I was born in 1954, which seems a very long time ago now. When we were young my parents often used to share New Year’s Eve celebrations with a couple of other Irish families and I can remember on the last night of 1959 one of the older girls remarking that this was the end of the nineteen fifties. ‘When will they come back?’ I asked. I was surprised and greatly saddened to learn that they never would.
It still seems a shame to me that we can’t revisit some of the highlights of past years, except by way of memory, of course. But perhaps one day we will be able to do so in reality. So, in readiness for that time, I have drawn up a list of the ten days in the last fifty five years that I would most like to live again, though since I am doing this with the benefit of hindsight, in each case, I would like to make a few improvements to the occasion. Here is my selection.
1. The day Rosie agreed to marry me. (Not the Rosie who sometimes comments on my blog, by the way - it's just coincidence.) But I would like to have this day without the absolutely dreadful hangover I was suffering on account of having drunk half a bottle of cheap brandy the night before in order to help me pluck up the courage to pop the question, but which only had the effect of making me so drunk that she refused to take me seriously until the next morning.
2. My wedding day. I know I’m beginning to sound like a young woman being interviewed for Bride magazine but this was, and remains, the happiest day of my life. In retrospect, however, I would like to edit out the terrible moustache I was so proud of at the time. What with that and the flared trousers the wedding photos are a bit embarrassing.
3. The day our first daughter was born. The only thing I would change about this was our decision, after we got back from the hospital and Emily had been asleep for six hours without stirring, to wake her just to check that she was all right. (She didn’t sleep through the night again for the next four years.)
4. The day Rosie phoned me at work to say that Oxford University Press wanted to publish my first book. There is more than one thing I would like to amend about this day. Firstly, I would like the advance offered by OUP to have been about ten times what it was. (It still wouldn’t have been a lot). Secondly, I could have done without my Head of Department coming into the room about thirty seconds later to tell me that I’d messed up the stationery recquisition that had taken me all one afternoon to complete the previous week and that I would have to do the whole thing again. I do not, however, regret my decision to tell him exactly what he could do with his recquisition forms, despite the years of poverty that followed.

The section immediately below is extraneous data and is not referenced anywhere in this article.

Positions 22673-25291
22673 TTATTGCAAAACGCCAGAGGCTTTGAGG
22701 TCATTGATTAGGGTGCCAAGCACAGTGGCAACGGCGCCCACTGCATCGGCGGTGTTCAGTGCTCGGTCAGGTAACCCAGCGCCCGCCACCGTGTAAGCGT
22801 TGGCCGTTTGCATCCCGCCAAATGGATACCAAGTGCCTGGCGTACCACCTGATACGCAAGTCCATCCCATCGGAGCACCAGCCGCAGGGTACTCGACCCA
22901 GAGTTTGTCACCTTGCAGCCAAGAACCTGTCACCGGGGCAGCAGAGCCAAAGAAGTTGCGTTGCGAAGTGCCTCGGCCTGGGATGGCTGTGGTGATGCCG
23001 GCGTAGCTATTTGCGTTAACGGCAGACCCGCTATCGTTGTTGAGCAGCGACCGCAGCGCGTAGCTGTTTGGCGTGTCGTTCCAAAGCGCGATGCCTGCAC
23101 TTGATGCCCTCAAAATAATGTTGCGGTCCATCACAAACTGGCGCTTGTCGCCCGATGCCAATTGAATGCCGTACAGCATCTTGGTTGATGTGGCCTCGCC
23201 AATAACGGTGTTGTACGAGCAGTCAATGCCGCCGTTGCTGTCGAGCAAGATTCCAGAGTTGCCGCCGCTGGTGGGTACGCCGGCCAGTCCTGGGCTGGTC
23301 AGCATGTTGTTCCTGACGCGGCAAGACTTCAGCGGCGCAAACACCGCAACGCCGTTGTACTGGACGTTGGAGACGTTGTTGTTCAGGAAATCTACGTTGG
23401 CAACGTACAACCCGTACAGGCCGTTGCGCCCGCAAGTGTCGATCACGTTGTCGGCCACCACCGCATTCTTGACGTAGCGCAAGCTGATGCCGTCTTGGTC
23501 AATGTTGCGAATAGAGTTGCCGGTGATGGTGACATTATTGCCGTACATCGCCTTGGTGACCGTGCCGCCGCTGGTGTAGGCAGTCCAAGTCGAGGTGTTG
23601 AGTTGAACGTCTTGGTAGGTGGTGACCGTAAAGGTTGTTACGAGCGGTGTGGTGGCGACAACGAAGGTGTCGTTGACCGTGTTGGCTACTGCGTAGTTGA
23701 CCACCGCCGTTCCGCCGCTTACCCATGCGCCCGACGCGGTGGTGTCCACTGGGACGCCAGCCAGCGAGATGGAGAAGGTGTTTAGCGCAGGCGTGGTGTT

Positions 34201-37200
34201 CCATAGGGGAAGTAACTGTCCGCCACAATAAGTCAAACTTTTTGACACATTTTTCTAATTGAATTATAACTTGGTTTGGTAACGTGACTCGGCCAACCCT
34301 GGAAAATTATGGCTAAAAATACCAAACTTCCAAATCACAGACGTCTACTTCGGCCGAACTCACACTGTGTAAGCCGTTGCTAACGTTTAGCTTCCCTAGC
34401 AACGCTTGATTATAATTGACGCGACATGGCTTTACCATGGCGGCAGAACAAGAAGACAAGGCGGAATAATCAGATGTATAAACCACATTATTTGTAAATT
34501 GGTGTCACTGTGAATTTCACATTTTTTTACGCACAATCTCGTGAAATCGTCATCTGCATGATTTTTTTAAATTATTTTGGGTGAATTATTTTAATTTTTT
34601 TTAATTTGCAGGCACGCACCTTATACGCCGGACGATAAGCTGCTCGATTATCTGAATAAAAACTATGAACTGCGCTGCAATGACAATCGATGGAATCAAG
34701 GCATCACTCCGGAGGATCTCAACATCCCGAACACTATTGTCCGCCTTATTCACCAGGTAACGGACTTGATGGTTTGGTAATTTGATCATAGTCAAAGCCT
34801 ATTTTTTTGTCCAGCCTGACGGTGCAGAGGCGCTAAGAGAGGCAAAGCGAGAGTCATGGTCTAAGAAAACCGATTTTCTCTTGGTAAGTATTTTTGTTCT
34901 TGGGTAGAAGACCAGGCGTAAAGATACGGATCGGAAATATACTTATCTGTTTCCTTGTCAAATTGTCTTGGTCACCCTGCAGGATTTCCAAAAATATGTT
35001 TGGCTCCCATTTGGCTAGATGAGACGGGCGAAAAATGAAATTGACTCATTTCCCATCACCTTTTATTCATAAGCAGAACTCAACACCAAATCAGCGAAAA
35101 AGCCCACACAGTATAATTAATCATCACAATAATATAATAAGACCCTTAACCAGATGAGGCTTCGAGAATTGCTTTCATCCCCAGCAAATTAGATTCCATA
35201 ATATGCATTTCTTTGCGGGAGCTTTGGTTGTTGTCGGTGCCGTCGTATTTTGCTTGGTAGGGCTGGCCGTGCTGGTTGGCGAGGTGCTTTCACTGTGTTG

5. The day my second daughter was born, I would like to re-experience this day without having to hobble around the delivery room on crutches because I had broken my ankle a few weeks earlier when the car I was trying to fix fell off the jack onto my foot. It would also be quite nice if the occasion had not been presided over by a midwife with all the charm and sympathy of Joseph Stalin with a migraine.
6. The day I moved into the house I still live in more than twenty years later. But I would have preferred to purchase it without a leaking roof and severe subsidence to the front bay. It would also have been nice if the previous owner had told the whole truth about the central heating.
7. The day I saw a woman reading one of my books on a train. It would have been perfect if I’d resisted the temptation to go over and introduce myself. Then I would not have had to endure the withering look of a woman who believes she is on the receiving end of one of the most pathetic chat-up lines imaginable.
8. The day I learned that I had sold my fantasy trilogy to Random House in the US for (what is to me) a lot of money. However, I do wish I had learned this from my publishers rather than reading about it on The Bookseller web page. I also wish I hadn’t immediately phoned up my friends and told them about it excitedly within earshot of the plumber who was attempting to deal with the afore-mentioned central heating system and whose subsequent bill turned out to be considerably more than he originally led me to believe.
9. Any of the award ceremonies that I have been invited to, only I would like to actually win for once, instead of slapping the other guy on the back and smiling for the camera.
10. My elder daughter’s wedding day. It would have been great to have gone through this not in the throes of some horrendous virus and not discovering about an hour before the service that the shirt I intended to wear seemed to have been transported to another dimension by aliens.
I’m afraid it’s rather a domestic selection but that’s me. Given the choice between travelling half way round the world to some exotic destination or staying at home with a good book, I’d go for the latter almost every time. I’m more Jane Austen than Jack Kerouac and that’s the way it’s going to stay for 2009.
Happy New Year!